For those who question whether anything will ever be done to curb the use of military grade weaponry for mass shootings in the United States, history provides some good news—and some bad. The good news is that there is, within the recent past, an example of a president—namely Bill Clinton—who successfully wielded the powers of the White House to institute a partial ban of assault weapons from the nation’s streets. The bad news, however, is that Clinton’s victory proved to be so costly to him and to his party that it stands as an enduring cautionary tale in Washington about the political dangers of taking on the issue of gun control.
In 1994, Clinton signed into law the Public Safety and Recreational Firearms Use Protection Act, placing restrictions on the number of military features a gun could have and banning large capacity magazines for consumer use. Given the potent dynamics of Second Amendment politics, it was a signal accomplishment. Yet the story behind the ban has been largely forgotten since it expired in 2004 and, in part, because the provision was embedded in the larger crime bill.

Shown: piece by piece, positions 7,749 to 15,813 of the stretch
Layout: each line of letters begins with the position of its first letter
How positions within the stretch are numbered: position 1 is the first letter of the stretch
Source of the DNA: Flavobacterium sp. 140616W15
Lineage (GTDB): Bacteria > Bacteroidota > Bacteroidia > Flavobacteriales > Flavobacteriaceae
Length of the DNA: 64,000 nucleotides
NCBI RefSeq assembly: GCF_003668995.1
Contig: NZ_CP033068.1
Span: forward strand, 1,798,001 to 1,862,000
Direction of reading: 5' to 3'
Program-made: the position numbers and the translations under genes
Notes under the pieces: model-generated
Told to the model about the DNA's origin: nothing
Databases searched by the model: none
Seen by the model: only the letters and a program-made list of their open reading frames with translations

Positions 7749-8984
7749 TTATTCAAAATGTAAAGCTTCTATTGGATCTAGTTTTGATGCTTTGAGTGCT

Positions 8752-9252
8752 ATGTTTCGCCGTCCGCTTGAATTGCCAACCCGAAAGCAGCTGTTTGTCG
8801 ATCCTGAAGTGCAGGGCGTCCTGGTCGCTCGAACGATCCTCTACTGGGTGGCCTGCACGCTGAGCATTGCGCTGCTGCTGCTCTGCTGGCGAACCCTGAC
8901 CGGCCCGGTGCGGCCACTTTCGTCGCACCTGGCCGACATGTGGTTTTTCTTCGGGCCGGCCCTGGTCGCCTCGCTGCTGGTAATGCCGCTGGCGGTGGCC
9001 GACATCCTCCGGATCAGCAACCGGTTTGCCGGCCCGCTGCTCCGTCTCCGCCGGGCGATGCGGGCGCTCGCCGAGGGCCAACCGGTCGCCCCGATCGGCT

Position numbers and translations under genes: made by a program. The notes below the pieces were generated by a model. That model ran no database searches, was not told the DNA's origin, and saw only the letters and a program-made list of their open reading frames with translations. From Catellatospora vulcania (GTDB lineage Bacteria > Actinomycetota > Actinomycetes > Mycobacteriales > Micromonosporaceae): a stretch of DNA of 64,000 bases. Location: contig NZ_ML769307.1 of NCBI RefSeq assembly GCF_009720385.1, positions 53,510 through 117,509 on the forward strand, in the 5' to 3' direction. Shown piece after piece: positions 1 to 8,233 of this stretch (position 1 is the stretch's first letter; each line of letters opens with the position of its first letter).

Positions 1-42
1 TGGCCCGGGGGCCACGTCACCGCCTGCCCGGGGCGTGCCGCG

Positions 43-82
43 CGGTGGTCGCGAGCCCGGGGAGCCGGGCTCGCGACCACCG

Clinton had to improvise a whip apparatus on Capitol Hill to work the legislative membership on both sides of the aisle when his party’s leadership refused to cooperate. His chief congressional affairs lobbyist, Patrick Griffin, recalled the effort in a 2004 oral history recorded with the University of Virginia’s Miller Center. What is striking about Griffin’s account, parts of which appears below, is his tone of exasperation with the president, who would not yield to repeated pleas to stop what others counseled was an enormous mistake. Griffin, charged with protecting the president’s interests on Capitol Hill, accurately foresaw the implications of what he was doing. Here is Griffin’s story in a condensed and edited form, as it appears in my forthcoming book, Inside the Clinton White House: An Oral History: